Can you tell the difference between a normal person running for their life and a person running for the bus? I had this associate who always was running for his life. He had this other friend who was always running for the bus, and believe me it was hard to tell the difference.
So, this kid who was always running for his life, he had a black jacket with red sleeves that said “Sunday Rivers” on the back and it had mitt clips. This was a while ago, so sit back. One night he honked at a guy in a truck in front of him, because the guy was parked at a green light. (Why was he parked? I know I asked. We all asked. And Sunday Rivers didn’t know why. The guy in the truck just wanted his privacy.) So Sunday Rivers was always running for his life from this guy. And then he found out that his dad smoked pot and his mom had been hiding it. So he turned his dad into the police, but the police believed the dad’s story about lettuce and so Sunday Rivers was always running for his life.
One day, I saw Sunday Rivers absolutely running for his life. Then, the bus was almost there and I realized he was just running for the bus. So I thought, “Well, I won’t assume that anymore.”
So then I was waiting at the bus stop and this kid who was always running for the bus was yelling and stuff because the bus was early. But this helicopter came around the buildings and totally shot the kid. So he was running for his life. And I was like, “Running for the bus is so much easier.”
So I didn’t want to be on the scene of the crime and I got on the bus. Not that I thought the helicopter was run by criminals, because it’s probably pretty simple once somebody explains it to me. But I’m just saying from my point of view I saw a helicopter guy who had headphones on and he was probably listening to Ozzy Osbourne and just getting rid of kids doesn’t matter who.
So I sit down and not feel like talking to anybody. But everybody is talking like they have so many issues.
The loudest were the people in front. The fellow had a briefcase on his lap and the lady had a scarf. The briefcase was one of those backpack-briefcases so you can go hiking once you get to work.
“When you ride the bus it’s so easy,” she said and he was nodding the whole time she talked. “You don’t have to get a parking spot. No waiting—”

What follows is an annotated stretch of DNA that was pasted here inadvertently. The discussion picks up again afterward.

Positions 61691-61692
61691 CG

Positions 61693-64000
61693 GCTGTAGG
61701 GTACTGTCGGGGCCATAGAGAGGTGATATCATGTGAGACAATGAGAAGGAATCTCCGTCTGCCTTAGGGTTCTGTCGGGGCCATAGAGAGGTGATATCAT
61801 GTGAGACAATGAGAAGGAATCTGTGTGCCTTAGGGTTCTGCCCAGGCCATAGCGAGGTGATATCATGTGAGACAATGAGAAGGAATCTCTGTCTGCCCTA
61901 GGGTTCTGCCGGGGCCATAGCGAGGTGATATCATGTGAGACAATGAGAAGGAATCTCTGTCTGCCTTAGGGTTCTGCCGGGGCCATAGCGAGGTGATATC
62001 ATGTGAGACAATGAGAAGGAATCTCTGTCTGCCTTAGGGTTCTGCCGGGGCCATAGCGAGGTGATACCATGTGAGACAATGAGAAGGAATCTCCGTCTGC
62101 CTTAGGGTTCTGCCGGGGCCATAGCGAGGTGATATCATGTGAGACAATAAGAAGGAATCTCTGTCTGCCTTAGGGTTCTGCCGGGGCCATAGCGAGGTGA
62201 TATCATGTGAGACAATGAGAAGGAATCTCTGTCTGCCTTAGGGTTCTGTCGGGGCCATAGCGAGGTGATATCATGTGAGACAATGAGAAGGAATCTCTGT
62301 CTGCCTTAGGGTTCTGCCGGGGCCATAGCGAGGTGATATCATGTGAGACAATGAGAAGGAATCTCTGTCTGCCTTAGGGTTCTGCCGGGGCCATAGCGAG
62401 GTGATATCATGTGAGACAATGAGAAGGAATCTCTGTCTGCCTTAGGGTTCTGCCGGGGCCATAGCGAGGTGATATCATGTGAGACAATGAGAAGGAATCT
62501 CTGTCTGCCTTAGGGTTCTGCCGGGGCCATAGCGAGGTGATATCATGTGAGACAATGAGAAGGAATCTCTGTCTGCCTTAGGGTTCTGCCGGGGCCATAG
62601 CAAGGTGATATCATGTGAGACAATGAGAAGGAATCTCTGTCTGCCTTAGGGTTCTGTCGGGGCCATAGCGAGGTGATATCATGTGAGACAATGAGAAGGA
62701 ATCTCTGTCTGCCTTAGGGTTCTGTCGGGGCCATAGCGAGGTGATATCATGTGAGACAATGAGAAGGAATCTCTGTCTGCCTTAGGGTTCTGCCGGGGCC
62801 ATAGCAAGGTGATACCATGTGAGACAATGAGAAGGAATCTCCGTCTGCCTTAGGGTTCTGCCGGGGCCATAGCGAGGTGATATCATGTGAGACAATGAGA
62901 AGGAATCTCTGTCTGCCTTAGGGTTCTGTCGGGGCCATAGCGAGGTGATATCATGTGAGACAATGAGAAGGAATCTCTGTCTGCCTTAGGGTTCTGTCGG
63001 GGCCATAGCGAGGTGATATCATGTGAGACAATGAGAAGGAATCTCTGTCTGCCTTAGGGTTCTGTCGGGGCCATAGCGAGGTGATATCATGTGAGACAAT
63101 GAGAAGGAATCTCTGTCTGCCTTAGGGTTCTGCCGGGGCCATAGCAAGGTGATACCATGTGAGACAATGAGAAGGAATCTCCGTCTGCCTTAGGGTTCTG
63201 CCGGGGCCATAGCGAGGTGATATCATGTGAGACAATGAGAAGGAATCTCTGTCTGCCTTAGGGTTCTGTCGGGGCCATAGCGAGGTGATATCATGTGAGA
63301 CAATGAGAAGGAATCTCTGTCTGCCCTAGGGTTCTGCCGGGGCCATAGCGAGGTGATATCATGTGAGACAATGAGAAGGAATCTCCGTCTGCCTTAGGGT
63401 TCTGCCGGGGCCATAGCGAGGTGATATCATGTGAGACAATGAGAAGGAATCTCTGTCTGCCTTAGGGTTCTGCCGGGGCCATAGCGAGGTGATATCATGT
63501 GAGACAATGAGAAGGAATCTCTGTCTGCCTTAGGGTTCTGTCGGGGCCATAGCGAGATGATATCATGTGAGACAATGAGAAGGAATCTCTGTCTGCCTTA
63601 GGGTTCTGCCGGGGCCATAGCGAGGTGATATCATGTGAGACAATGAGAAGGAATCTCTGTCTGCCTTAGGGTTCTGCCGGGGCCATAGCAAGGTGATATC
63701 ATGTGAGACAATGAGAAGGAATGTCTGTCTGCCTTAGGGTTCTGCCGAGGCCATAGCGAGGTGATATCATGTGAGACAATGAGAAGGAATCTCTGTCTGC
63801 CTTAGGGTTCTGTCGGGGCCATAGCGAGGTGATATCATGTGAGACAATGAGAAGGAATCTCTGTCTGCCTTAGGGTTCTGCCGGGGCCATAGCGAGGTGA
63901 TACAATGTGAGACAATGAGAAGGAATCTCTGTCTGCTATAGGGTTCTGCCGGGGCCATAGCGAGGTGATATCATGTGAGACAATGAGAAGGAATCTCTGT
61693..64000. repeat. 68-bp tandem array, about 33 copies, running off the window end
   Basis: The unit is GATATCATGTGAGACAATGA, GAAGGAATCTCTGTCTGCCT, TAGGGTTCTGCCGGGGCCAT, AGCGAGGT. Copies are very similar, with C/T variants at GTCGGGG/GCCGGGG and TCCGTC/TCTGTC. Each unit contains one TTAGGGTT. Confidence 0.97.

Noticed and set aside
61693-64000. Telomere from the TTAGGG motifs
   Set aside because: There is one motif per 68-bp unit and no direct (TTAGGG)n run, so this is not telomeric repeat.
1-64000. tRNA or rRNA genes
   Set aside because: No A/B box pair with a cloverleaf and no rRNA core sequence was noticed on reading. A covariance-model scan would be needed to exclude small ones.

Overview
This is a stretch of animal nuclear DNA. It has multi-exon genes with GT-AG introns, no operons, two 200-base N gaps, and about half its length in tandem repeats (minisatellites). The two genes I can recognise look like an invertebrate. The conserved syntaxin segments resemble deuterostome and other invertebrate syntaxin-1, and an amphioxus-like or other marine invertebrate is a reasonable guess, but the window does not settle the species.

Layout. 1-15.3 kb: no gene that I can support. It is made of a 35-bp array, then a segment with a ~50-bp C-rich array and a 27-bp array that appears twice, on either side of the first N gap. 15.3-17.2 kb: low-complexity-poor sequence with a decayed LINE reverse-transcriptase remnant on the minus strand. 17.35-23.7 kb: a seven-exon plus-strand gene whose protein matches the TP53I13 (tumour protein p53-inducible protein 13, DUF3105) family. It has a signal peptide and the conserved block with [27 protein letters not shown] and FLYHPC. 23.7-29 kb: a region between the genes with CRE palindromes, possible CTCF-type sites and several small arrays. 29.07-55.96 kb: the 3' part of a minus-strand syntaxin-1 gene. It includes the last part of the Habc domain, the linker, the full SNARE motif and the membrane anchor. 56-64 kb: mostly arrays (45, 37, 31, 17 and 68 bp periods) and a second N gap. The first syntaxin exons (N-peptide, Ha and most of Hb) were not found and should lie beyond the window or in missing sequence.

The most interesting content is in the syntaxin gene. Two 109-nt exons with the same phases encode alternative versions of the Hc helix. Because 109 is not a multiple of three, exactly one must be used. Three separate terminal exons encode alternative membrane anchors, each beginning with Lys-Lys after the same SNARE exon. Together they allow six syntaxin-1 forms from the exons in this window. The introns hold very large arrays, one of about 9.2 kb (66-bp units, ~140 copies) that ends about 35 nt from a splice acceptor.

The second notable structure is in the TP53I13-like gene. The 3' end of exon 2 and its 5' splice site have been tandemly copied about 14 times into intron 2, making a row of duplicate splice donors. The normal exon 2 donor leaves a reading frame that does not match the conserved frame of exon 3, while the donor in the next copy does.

“No gas!” They were sitting across from each other and some signals were being transported.
“—and and and the day is so much longer. Have you noticed that? It’s longer.”
“The day is longer.”
He gave her his thumbs up and rocked in his seat.
“It’s simply longer. And…” She wanted to go further. Benefit concerts.
He still was really liking the day being longer, though, because he gave her thumbs up again (like YOU’RE TOPS) but he drastically resembled a foreigner, who’s happy to not at all understand and just thumbs up the whole way from airport to airport.
“And the wait is really nothing. It’s people. You wait with people,” she said. “And then, if you’re alone, hey: it’s just you. Sometimes it’s so good to just be by myself.”
“Yes,” thawing out the thumbs, fellow.
The man behind me began to speak louder now.
“There is something to speak of in the biological connection. I don’t think I could adopt a child.” He crossed it all out. “No, no, I mean I-COULDN’T-LOVE-AN-ADOPTED-CHILD-AS-MUCH-AS-MY-CHILD!”
The woman tried, “But you’re say…”
“Woman, I’m not saying I wouldn’t adopt a child.”
“I hope you don’t, though! If you wouldn’t love it as much…”
“As much, as much, who cares. Love is difference.” He sort of sounded foreign, too.
“You said, ‘Not as much.’”
Later, I saw the thumbs fellow and the bus lady french kissing at the bus stop. See, that’s what I mean by how french kissing is ahead of me. I mean it’s always there first. When I get there. I never am there and it all the sudden starts up. It’s like a script: Cue the french kissing. Now send in Jackroy. To what? What am I supposed to do?
It’s fantastically similar to the bumper sticker: I BEAT UP YOUR HONOR STUDENT. You know? Before the parents got there. The parents are following in their car and they have to follow. The guy got there first. Before they even knew their kid was on the honor roll.
Transcribed from the .swf file.
by why the lucky stiff